Dr. Bruce Perry – Child Psychiatrist

david.smith.segarra July 7, 2014 0

Last Updated on July 7, 2014 by david.smith.segarra

Dr. Bruce Perry is a child psychiatrist and the author of The Boy Who Was Raised as a Dog, which is a fantastic mixture of real storytelling of traumatic incidents coupled with education on how trauma affects the developing child’s brain.
Assisted by a talented science writer, child psychiatrist Bruce Perry presents a series of heartbreaking stories of children severely damaged by trauma. But that’s only one side of this remarkable book. The other side is how many of these profoundly damaged children were assisted to heal.
the boy who was raised as a dog

Dr. Perry says that while extreme cases of child neglect may make headlines, these examples are just the tip of the iceberg. “Most people don’t realize this, but there are twice as many neglected children in the United States as there are physically and sexually abused combined,” he says.

“It’s like a silent epidemic,” he says. “From a functional perspective for the developing child, neglect is the absence of necessary stimulation required to build a certain part of the brain so it can function normally.”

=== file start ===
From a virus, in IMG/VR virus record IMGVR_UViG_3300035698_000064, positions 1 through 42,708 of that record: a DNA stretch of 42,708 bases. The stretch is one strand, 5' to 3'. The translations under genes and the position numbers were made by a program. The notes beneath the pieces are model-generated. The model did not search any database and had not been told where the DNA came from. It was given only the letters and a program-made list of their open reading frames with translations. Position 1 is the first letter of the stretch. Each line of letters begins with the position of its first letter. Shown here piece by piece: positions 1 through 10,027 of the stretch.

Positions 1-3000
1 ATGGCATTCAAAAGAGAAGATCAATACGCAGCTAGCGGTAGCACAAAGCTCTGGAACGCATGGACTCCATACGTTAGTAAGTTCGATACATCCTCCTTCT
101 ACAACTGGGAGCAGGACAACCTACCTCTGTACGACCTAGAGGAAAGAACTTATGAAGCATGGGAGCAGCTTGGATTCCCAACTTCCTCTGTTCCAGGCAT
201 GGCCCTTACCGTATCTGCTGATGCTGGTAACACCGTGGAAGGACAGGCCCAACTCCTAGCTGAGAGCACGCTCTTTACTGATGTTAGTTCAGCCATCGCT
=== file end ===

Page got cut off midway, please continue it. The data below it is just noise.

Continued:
When a child doesn’t get enough stimulation early in life, Dr. Perry says the brain may develop differently. “That changes all kinds of functions, including the ability to form and maintain relationships,” he says.

Below is an interview with Dr. Bruce Perry where he discusses the disconnect between what our children need to thrive and what the modern world has to offer, emphasizing the importance of human connections at early stages in life.

One thing Dr Perry says that I find very interesting is what he says about the violence that permeates everywhere and the effect it has on our minds..

He says “There is no doubt that we are being bombarded with violence, whether it’s on TV, in magazines or in videogames, the impact on a developing child is huge!
We are all influenced heavily by viewing something in a repetitive way..
An interesting study that was done shows that a healthy child that is exposed to a violent video game will activate the part of the brain involved in threat and fear the same way as if the child was actually living the experience, so in some ways we are taking these children and we are providing patterned repetitive experiences that we really don’t want to be providing them”

This is a powerful and insightful book. The patient stories are genuine and heart-wrenching, and the lessons about the human brain and its development ring true and offer refreshing and valuable perspectives on how the mind works.

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